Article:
McIntyre Powder Study


The goal of this study was to use the Mining Master File to study the risk of neurological disease among Ontario miners who were exposed to McIntyre Powder.

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McIntyre Powder is an aluminum and aluminum oxide powder that was administered to miners in Ontario between 1943 and 1979. It was thought to prevent silicosis among miners, but later was found to have no protective effect. Now, there is concern that it may have resulted in increased risk of neurological diseases among exposed miners. While a few previous studies examined the risks of neurological diseases due to McIntyre Powder, the results have been inconclusive.

The Mining Master File is an electronic database that contains medical exam records and work histories for approximately 90,000 Ontario miners. It also contains information on exposure to McIntyre Powder. This project used the Mining Master File along with other historical records and health databases to examine the risk of neurological disease in Ontario miners.


The Mining Master File was assessed for completeness and enhanced with additional data on McIntyre Powder using historical records. It was then linked to health databases to identify miners who were diagnosed with chronic neurological diseases, including Alzheimer’s disease, parkinsonism, Parkinson’s disease and motor neuron disease. The risk of neurological disease among miners who were exposed to McIntyre powder was compared to both the general Ontario population and to other Ontario miners who were not exposed to McIntyre Powder.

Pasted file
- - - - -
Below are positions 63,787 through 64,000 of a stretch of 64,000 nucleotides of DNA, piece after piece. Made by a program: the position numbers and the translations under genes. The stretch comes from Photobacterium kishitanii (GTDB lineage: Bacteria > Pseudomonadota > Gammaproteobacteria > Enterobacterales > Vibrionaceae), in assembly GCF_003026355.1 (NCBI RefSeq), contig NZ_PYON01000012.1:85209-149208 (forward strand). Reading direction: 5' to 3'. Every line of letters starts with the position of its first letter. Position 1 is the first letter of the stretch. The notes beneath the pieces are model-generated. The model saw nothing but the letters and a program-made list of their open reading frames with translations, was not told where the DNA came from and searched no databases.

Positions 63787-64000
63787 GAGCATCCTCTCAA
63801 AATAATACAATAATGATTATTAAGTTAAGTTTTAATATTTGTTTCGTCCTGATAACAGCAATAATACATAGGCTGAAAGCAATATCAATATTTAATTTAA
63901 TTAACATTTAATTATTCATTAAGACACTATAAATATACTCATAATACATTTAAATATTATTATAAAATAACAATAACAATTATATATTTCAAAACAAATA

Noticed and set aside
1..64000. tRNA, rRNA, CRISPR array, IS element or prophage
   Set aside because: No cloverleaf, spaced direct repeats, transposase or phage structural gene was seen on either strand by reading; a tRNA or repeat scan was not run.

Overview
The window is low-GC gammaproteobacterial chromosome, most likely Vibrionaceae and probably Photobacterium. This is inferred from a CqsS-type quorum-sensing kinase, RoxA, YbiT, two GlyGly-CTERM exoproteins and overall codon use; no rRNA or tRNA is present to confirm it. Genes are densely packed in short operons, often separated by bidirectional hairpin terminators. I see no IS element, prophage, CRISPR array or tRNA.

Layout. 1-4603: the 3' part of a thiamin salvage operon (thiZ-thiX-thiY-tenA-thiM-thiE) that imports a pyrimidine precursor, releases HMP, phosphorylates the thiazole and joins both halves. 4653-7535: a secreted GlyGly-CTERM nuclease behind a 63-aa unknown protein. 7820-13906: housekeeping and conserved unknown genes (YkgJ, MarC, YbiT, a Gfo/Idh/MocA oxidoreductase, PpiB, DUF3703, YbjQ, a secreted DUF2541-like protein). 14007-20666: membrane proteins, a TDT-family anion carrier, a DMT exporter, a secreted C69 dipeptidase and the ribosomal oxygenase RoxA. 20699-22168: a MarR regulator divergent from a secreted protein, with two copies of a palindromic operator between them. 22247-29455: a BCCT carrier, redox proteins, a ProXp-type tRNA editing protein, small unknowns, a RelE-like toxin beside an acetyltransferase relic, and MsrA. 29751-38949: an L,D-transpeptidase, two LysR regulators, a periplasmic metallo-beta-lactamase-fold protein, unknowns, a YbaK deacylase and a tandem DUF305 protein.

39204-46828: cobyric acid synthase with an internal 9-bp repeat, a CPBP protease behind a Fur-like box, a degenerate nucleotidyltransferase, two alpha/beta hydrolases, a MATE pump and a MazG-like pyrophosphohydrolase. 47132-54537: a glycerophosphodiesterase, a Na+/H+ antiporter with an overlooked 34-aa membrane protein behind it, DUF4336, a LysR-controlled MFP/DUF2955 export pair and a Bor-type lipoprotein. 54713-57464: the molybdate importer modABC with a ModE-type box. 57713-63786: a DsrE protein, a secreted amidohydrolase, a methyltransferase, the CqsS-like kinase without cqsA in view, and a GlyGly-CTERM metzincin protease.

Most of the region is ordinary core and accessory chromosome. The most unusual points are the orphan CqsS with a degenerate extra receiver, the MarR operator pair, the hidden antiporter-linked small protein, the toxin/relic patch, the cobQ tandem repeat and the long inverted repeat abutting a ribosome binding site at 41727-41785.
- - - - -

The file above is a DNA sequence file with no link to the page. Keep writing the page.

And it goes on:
This study found evidence of an association between McIntyre Powder exposure and increased risk of Parkinson’s disease. While no association was observed between McIntyre Powder exposure and Alzheimer’s disease or motor neuron disease, miners overall had a higher risk compared to the general population.


This was the largest study on the neurological effects of McIntyre Powder to date. The findings provide evidence that Ontario miners, especially those historically exposed to McIntyre Powder, are at increased risk of neurological disease. These findings could have implications for workers’ compensation.


This study was funded by the Workplace Safety and Insurance Board.

  • OCRC Report: Investigation of McIntyre Powder Exposure and Neurological Outcomes in the Mining Master File Cohort

Research Team
Paul Demers
Victoria Arrandale
OCRC and University of Toronto
Nathan DeBono
Colin Berriault
Jill MacLeod
Xiaoke Zeng
OCRC and University of Toronto
Anne Harris
Ryerson University